Thousands of people and five public sector unions are teeing off against New York City Mayor Bill de Blasio and other officials for prodding the city into divesting from the oil and gas industry.
More than 12,000 people have signed a petition designed to educate citizens about the risks divestment have on public pensions and the city’s tax infrastructure. The petition comes after a judge tossed out a lawsuit de Blasio filed in January targeting oil companies.
“The public response to this petition has been overwhelming and reflects the deep concerns working people and taxpayers have about forced divestment proposals,” Suffolk County Association of Municipal Employees President Daniel Levler said in a July 23 press statement.
Levler’s group is one of five unions that have signed an open letter urging Gov. Andrew Cuomo and de Blasio to rethink their divestment proposals. The petition was crafted by United Neighbors of New York, a coalition of taxpayers and public-sector unions representing millions of New Yorkers.
The Subway Surface Supervisors Association; the Uniformed Fire Alarm Dispatchers Benevolent Association; the Nassau County Correction Officers Benevolent Association; and the Police Conference of New York were among the five unions to sign the petition. (RELATED: Bill De Blasio Admits He Wants To Kill The Oil Industry With Global Warming Lawsuit)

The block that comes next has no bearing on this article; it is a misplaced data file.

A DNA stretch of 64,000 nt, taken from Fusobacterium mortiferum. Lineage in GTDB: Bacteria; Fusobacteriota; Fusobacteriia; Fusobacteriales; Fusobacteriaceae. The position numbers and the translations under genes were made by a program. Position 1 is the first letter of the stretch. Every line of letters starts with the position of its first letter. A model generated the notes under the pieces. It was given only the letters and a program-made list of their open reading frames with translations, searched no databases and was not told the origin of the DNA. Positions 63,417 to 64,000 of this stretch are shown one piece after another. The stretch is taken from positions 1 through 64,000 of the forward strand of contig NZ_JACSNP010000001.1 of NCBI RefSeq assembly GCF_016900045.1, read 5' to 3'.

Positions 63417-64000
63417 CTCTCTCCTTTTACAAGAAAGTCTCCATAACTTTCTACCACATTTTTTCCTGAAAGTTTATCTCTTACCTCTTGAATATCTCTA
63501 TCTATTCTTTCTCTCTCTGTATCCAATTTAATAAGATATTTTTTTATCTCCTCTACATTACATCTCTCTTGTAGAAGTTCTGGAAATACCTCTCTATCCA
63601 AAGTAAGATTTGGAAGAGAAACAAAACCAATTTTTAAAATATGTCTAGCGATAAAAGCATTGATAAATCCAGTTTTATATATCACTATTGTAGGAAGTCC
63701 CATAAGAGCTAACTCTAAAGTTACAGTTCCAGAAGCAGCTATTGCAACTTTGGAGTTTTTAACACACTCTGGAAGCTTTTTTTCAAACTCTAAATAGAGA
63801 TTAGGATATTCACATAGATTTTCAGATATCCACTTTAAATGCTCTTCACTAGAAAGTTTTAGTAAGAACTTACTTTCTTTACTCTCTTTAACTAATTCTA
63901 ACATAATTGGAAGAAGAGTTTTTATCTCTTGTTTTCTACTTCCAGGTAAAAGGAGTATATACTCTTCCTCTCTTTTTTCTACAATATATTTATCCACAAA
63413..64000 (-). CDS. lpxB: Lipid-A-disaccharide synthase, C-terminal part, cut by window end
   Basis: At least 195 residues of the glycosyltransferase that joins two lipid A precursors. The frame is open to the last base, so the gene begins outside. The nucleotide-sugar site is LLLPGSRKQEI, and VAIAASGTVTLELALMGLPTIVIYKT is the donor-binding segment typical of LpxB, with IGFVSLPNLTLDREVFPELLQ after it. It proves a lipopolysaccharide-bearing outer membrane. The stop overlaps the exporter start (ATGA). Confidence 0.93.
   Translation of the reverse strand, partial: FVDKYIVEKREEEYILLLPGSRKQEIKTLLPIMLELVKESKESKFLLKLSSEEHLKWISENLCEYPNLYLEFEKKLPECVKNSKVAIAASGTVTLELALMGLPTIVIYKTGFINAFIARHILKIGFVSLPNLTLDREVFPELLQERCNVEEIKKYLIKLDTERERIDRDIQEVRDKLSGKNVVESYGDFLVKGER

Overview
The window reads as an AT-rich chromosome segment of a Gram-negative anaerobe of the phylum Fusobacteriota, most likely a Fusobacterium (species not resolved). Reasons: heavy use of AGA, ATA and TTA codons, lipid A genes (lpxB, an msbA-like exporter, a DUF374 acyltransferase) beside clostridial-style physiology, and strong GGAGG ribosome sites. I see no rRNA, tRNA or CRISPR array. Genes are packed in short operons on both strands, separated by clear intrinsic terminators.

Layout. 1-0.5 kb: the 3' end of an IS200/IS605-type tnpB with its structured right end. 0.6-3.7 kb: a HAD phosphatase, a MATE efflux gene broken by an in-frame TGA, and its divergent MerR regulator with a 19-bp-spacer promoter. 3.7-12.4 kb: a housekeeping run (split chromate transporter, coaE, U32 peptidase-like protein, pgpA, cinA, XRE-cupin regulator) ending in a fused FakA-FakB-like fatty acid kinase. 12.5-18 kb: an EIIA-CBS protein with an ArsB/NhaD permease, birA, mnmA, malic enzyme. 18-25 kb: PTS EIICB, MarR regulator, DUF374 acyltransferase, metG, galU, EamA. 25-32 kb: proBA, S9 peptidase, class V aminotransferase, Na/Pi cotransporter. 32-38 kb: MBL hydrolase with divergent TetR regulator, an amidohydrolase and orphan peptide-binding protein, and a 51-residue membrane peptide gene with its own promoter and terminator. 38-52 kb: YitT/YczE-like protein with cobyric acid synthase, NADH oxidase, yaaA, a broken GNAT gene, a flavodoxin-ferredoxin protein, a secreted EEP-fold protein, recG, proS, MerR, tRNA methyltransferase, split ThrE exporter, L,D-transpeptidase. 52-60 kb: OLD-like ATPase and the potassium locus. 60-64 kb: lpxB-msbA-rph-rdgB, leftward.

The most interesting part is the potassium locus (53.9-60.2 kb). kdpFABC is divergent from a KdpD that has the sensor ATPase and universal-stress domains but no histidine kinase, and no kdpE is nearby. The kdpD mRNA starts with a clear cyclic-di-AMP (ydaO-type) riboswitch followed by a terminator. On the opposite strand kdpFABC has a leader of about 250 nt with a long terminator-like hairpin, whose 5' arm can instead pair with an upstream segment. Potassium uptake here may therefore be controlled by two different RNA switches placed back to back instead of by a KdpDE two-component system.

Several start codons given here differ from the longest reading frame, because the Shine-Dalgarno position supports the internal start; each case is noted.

New York City’s pension systems contains more than $193 billion in assets, most of which have been propped up by taxpayer contributions. Taxpayers funneled $9.3 billion into the moribund system in fiscal year 2017. Recent reports show the fund would nosedive still further if the city ousted fossil fuel investments.
The state’s Common Retirement Fund would lose up to $302 million over five years if de Blasio and other lawmakers divested the fund of fossil fuels and replaced them with green energy investments, according to a December 2017 report from Global Analytic Services.
New York City’s opposition to fossil fuels assets comes as at an inopportune time for public pensions.
Many cities can no longer afford retirement promises made to millions of public workers over many years. They are short $5 trillion, an amount that is roughly equal to the output of the world’s third-largest economy, according to a report Monday from The Wall Street Journal.
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